Articles in Press
    http://www.jpsychores.com/inpress

    Measuring fatigue in clinical and community settings
    In Press Corrected Proof , Available online 11 December 2009
    Matteo Cella, Trudie Chalder
    Journal of Psychosomatic Research
    DOI: 10.1016/j.jpsychores.2009.10.007
    Abstract | Full Text | Full-Text PDF (135 KB)

    http://www.jpsychores.com/article/S0022-3999(09)00417-6/abstract
    -----------------------------------------------------------------------------


    Related material:

    *The DSM-5 proposal is that Somatoform Disorders, Psychological Factors
    Affecting Medical Condition (PFAMC), and Factitious Disorders should be
    combined under a common rubric entitled "Somatic Symptom Disorders" and for
    a new classification "Complex Somatic Symptom Disorder (CSSD)."

    The DSM-5 public review period runs from 10 February to 20 April.
    Members of the public, patient representation organisations, professionals
    and other end users can submit responses, online.

    Please take this opportunity to comment and to alert and encourage
    professionals and international patient organisations to participate.

    Proposed Draft Revisions to DSM Disorders and Criteria are published here
    on the APA's relaunched DSM5.org website:
    http://www.dsm5.org/Pages/Default.aspx

    Somatoform Disorders:
    http://www.dsm5.org/ProposedRevisions/Pages/SomatoformDisorders.aspx

    Proposed new DSM-5 category: Complex Somatic Symptom Disorder
    http://www.dsm5.org/ProposedRevisions/Pages/proposedrevision.aspx?rid=368

    Two Key PDF documents are associated with proposals:

    PDF A] Somatic Symptom Disorders Introduction DRAFT 1/29/10
    http://www.dsm5.org/Documents/Somatic/APA Somatic Symptom Disorders description January29 2010.pdf

    PDF B] Justification of Criteria - Somatic Symptoms DRAFT 1/29/10
    http://www.dsm5.org/Documents/Somatic/APA DSM Validity Propositions 1-29-2010.pdf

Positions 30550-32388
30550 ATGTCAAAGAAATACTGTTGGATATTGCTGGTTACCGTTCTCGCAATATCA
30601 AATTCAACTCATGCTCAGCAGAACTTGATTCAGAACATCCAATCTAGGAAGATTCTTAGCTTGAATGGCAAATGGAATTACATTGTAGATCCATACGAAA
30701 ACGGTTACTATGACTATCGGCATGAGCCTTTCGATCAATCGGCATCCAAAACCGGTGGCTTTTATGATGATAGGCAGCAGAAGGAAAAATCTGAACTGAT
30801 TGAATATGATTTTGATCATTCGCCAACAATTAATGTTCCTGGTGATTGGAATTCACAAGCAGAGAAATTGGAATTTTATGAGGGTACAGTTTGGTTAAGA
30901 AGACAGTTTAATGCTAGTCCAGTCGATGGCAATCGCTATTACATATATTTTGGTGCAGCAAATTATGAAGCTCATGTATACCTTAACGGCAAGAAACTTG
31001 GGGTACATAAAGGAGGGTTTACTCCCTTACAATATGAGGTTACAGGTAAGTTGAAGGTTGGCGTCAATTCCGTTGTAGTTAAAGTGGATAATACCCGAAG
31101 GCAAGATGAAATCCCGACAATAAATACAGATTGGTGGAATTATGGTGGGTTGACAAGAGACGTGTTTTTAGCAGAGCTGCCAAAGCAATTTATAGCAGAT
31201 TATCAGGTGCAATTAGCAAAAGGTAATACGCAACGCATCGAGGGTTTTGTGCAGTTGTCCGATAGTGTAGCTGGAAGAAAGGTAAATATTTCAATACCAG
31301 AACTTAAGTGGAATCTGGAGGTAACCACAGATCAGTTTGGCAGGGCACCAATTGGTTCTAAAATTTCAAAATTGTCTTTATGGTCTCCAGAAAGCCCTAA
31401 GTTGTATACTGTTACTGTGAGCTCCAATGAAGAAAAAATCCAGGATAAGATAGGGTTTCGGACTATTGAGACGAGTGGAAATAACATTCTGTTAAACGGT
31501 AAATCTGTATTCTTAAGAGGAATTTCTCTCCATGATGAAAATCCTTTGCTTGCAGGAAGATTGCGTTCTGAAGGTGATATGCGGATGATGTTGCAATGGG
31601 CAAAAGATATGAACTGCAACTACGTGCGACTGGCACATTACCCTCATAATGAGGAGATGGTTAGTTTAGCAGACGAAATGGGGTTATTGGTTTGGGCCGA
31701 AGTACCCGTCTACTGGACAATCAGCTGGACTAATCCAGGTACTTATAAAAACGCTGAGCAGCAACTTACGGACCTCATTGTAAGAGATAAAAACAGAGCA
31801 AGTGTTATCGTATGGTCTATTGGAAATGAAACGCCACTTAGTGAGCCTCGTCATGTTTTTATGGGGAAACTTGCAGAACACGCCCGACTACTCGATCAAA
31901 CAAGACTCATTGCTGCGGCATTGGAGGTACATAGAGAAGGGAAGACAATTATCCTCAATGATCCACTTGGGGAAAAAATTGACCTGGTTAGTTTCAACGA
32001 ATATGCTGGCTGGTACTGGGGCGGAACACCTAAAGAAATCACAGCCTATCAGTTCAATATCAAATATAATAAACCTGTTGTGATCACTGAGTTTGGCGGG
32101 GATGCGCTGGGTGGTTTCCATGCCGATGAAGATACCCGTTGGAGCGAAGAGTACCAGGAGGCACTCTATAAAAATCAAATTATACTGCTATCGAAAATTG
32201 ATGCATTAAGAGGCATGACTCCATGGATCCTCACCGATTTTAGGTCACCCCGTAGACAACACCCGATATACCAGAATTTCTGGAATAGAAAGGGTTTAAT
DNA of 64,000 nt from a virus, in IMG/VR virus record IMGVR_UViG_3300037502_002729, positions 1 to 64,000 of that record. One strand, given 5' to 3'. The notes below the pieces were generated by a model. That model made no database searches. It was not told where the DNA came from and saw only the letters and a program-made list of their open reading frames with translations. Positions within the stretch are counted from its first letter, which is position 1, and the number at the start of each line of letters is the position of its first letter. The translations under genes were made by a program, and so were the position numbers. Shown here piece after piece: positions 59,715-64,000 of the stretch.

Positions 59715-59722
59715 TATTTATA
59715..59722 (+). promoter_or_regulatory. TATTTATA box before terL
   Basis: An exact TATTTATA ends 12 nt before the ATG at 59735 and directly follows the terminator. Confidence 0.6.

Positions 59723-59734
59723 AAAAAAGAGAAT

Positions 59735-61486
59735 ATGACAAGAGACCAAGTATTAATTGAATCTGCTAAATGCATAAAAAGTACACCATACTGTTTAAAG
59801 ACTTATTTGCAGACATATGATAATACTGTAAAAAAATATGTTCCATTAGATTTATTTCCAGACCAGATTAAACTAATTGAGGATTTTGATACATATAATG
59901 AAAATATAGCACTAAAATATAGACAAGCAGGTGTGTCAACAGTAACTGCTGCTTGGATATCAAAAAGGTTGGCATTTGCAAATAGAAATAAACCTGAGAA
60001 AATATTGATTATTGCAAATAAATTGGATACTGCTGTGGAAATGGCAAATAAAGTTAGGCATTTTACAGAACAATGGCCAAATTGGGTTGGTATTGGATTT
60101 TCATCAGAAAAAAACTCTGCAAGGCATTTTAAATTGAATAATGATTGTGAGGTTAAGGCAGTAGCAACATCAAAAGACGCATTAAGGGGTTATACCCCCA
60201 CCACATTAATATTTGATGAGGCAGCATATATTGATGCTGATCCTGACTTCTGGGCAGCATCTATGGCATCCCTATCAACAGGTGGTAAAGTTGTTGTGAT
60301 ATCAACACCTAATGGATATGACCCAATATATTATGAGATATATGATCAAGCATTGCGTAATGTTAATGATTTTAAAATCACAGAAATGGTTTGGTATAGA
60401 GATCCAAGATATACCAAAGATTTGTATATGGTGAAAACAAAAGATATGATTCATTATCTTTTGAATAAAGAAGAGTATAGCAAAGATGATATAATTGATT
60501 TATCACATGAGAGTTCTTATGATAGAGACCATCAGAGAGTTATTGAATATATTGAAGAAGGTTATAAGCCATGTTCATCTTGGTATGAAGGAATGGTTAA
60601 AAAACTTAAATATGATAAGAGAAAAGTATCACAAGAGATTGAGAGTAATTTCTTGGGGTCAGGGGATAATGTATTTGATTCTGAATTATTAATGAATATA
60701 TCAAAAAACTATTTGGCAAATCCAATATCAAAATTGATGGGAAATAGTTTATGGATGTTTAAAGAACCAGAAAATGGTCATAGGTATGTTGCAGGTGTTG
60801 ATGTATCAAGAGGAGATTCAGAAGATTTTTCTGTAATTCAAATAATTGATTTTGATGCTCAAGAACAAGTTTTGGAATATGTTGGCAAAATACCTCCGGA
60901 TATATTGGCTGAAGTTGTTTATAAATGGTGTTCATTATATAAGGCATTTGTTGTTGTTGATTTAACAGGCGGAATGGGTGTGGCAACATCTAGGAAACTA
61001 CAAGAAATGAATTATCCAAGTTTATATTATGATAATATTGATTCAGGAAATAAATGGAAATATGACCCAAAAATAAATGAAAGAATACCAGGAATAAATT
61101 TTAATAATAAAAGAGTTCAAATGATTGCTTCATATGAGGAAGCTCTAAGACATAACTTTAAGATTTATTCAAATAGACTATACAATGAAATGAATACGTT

**Review paper: CISSD Project leads Kroenke K, Sharpe M, Sykes R: Revising
    the Classification of Somatoform Disorders: Key Questions and Preliminary
    Recommendations. Psychosomatics 2007 Jul-Aug;48(4):277-85.
    FREE Full Text: http://psy.psychiatryonline.org/cgi/content/full/48/4/277

    18 Proposals submitted by Dr Richard Sykes to WHO ICD Update and Revision
    Platform, Topical Advisory Group - Mental Health (TAGMH)
    https://extranet.who.int/icdrevision/GroupPage.aspx?gcode=104

    The paper: Kroenke K: Somatoform disorders and recent diagnostic
    controversies. Psychiatr Clin North Am 2007 Dec;30(4):593-619.
    http://www.ncbi.nlm.nih.gov/pubmed/17938036 contains the caveat:

    "Although the CISSD is an ad hoc group that includes many international
    experts on somatoform disorders, it was neither appointed nor sanctioned by
    the APA or WHO, the organizations authorized to approve revisions of DSM
    and ICD, respectively. As such, the CISSD recommendations should be
    considered advisory rather than official. Also, there were some suggestions
    for which the CISSD achieved near consensus but other issues where opinions
    diverged considerably."



    Suzy Chapman
    _____________________

    me.agenda@virgin.net
    http://dxrevisionwatch.wordpress.com/

    http://meagenda.wordpress.com